The Magna Carta – foundation of the rule of law: musings from the Senate Inquiry

Walking to a Committee Room in Parliament House a fortnight ago, I paused at a display cabinet celebrating the octocentennial of the Magna Carta signed by King John at Runnymeade on 15 June 1215 under pressure from the barons of the day. While the document did not have a happy birth and was purportedly annulled by Pope Innocent III, it has become a symbol of the importance of the rule of law in our political system. Unfortunately that respect has not always been honoured.

There is a tax case 440 years later where one George Cony refused to pay a silk tax which the Lord Protectorate, Oliver Cromwell, had imposed without the permission of Parliament. Cony was imprisoned, as was his legal advisor, Sir John Maynard. Cromwell told the Judges of the Upper Bench, who were inclined to invoke the 1215 charter in defense of Cony and Maynard, that “their Magna Carta should not control his actions which he knew were for the safety of the Commonwealth.”

Another 360 years later and the rule of law in tax cases is still as topical as ever.

The reason that I and Rosheen Garnon, National Managing Partner Tax were in Parliament House was to appear at the Senate Economics Reference Committee on Corporate Tax Avoidance. Our appearance was one of 21 sessions. All in all, nine corporates, five involved in mining, three in digital services and one in media; four government bodies being the ATO, Treasury, ASIC & the OECD; four academics, four associations, our three “Big 4” colleagues, two trade unions, the Uniting Church and a former ATO employee appeared.

Rosheen, amongst many comments, strongly defended the importance of the rule of law in relation to tax matters. She also noted the need to modernise our international tax rules, and, with me, made an impassioned plea not to “jump the gun” on the OECD-G20 process, but to move with other countries based on broad international consensus.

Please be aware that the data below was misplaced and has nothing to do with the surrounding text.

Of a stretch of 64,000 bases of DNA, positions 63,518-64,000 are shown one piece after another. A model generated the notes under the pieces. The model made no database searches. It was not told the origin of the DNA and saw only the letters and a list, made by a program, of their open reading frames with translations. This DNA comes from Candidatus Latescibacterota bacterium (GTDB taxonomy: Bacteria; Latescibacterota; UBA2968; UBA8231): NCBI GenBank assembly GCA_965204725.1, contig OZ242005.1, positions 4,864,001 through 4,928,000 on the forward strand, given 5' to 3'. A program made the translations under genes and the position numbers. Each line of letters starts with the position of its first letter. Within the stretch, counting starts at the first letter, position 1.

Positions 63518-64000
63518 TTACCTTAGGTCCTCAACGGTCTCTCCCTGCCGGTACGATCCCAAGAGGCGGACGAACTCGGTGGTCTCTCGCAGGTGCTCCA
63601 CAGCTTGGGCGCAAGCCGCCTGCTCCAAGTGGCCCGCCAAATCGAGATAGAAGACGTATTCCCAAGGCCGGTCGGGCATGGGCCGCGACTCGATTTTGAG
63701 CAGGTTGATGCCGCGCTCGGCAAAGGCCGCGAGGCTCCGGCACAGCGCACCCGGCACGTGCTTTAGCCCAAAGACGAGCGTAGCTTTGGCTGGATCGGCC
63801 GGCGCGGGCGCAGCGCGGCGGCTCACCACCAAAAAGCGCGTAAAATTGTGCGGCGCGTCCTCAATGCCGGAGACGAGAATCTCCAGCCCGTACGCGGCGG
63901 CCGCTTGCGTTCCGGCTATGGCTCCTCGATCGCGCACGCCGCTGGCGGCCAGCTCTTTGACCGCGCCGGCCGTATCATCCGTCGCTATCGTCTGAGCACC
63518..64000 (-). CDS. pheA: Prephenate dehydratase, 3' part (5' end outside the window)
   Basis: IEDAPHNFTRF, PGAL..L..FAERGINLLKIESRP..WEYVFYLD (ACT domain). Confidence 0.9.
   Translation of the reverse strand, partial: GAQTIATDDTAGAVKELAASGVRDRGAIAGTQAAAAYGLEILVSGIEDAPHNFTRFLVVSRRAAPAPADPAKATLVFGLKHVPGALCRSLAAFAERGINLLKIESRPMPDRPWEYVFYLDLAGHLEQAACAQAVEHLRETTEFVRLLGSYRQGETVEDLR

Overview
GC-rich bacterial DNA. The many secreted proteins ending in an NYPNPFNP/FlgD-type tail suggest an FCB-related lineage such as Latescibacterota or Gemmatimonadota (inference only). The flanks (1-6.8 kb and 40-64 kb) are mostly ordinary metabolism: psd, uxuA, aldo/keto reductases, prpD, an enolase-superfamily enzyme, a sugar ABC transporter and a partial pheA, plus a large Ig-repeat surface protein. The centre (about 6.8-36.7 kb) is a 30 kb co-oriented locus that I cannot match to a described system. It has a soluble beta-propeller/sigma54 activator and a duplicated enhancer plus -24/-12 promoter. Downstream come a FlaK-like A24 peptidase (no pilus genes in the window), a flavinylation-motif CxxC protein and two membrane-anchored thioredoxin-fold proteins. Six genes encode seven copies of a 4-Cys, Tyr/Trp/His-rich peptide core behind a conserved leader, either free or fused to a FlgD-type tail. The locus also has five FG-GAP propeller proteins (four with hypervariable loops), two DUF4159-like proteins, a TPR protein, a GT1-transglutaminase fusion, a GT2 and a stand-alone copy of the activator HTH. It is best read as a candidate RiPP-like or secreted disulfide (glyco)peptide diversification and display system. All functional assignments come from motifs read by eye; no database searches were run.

I have had some time now to reflect on the hearing and our role in it. In an important way, I am very glad of all the questions we were asked and am proud of our response to them. Those questions sometimes reflected a view of members of the community with little exposure to our world of business taxation.  It was enjoyable for us to speak to that, even in a small way, as representatives of the tax community.

There is a book I had read years ago of a troubled region of the world. In it, a distinction was made between those who like their history nuanced and those who do not. The latter derive strength from black/whiteness.

The same thing can be said of tax. If one is truly interested, one will be drawn into a myriad of nuanced questions of what, why and how.  But if one doesn’t value nuance and cannot see complexity or the role we take in a sometimes incoherent world, the answers are both simple and predetermined.

It is often very difficult to influence some people on business taxation. But most are receptive to complexity and nuance and understand the important role we in the tax community have in society.

A final thought. 15 June 2015, like the famous date 800 years ago, is a Monday. Far from the banks of the Thames at Runnymeade, but not far from Lake Burley Griffin, the Senate Economics Reference Committee is due to hand down its report on Corporate Tax Avoidance. Let us hope that this happy coincidence prompts both an affirmation of the rule of law and a deep understanding of some of the nuances of taxation.


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